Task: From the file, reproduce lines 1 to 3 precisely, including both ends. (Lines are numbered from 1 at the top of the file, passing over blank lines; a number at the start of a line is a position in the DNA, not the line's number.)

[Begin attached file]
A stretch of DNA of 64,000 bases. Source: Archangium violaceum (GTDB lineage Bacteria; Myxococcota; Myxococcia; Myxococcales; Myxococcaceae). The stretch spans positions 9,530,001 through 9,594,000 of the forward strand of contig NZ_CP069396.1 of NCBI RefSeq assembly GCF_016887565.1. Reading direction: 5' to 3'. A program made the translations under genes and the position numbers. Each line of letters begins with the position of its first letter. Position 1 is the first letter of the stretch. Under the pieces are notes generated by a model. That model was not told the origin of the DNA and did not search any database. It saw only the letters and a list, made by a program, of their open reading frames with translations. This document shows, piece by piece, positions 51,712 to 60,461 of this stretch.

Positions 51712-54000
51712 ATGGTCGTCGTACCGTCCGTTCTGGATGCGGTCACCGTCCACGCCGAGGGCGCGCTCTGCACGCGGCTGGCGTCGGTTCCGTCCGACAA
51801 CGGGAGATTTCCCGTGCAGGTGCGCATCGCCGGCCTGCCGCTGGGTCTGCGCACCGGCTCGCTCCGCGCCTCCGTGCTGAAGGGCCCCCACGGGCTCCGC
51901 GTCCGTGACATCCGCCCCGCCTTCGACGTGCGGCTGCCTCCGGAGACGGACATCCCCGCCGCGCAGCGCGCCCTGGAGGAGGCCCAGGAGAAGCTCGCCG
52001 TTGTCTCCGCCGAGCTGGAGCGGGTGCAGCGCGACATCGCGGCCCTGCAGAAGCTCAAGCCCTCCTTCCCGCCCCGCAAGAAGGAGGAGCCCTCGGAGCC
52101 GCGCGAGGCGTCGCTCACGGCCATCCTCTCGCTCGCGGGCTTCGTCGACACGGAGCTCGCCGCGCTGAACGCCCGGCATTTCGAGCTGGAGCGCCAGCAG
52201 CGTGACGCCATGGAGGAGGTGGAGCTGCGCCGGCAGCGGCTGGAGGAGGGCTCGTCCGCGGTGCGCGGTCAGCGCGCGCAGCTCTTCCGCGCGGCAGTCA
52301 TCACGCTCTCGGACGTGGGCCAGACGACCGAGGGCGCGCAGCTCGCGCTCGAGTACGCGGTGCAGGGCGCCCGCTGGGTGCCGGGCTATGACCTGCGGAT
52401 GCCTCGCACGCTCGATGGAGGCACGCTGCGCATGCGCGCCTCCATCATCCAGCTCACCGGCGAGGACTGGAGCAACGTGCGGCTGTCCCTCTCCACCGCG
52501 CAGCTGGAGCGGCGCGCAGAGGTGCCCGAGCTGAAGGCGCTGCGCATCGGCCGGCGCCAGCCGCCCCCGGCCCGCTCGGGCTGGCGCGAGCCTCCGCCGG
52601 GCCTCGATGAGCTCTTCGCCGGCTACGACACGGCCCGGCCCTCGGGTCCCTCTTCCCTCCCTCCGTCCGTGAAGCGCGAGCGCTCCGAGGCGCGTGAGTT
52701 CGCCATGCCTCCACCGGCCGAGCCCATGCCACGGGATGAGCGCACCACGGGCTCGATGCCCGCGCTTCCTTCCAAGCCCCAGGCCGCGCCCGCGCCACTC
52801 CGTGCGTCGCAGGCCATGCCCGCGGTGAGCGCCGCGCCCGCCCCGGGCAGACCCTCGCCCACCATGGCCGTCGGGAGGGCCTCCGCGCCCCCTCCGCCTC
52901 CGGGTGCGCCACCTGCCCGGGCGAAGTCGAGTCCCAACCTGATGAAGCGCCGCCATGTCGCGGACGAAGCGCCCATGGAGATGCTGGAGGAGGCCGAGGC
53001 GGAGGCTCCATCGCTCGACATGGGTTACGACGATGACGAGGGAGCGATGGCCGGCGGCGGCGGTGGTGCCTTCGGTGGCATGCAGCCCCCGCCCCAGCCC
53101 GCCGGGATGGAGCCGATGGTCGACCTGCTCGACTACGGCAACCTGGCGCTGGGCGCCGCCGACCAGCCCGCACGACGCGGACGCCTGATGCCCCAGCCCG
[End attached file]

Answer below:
A stretch of DNA of 64,000 bases. Source: Archangium violaceum (GTDB lineage Bacteria; Myxococcota; Myxococcia; Myxococcales; Myxococcaceae). The stretch spans positions 9,530,001 through 9,594,000 of the forward strand of contig NZ_CP069396.1 of NCBI RefSeq assembly GCF_016887565.1. Reading direction: 5' to 3'. A program made the translations under genes and the position numbers. Each line of letters begins with the position of its first letter. Position 1 is the first letter of the stretch. Under the pieces are notes generated by a model. That model was not told the origin of the DNA and did not search any database. It saw only the letters and a list, made by a program, of their open reading frames with translations. This document shows, piece by piece, positions 51,712 to 60,461 of this stretch.

Positions 51712-54000
51712 ATGGTCGTCGTACCGTCCGTTCTGGATGCGGTCACCGTCCACGCCGAGGGCGCGCTCTGCACGCGGCTGGCGTCGGTTCCGTCCGACAA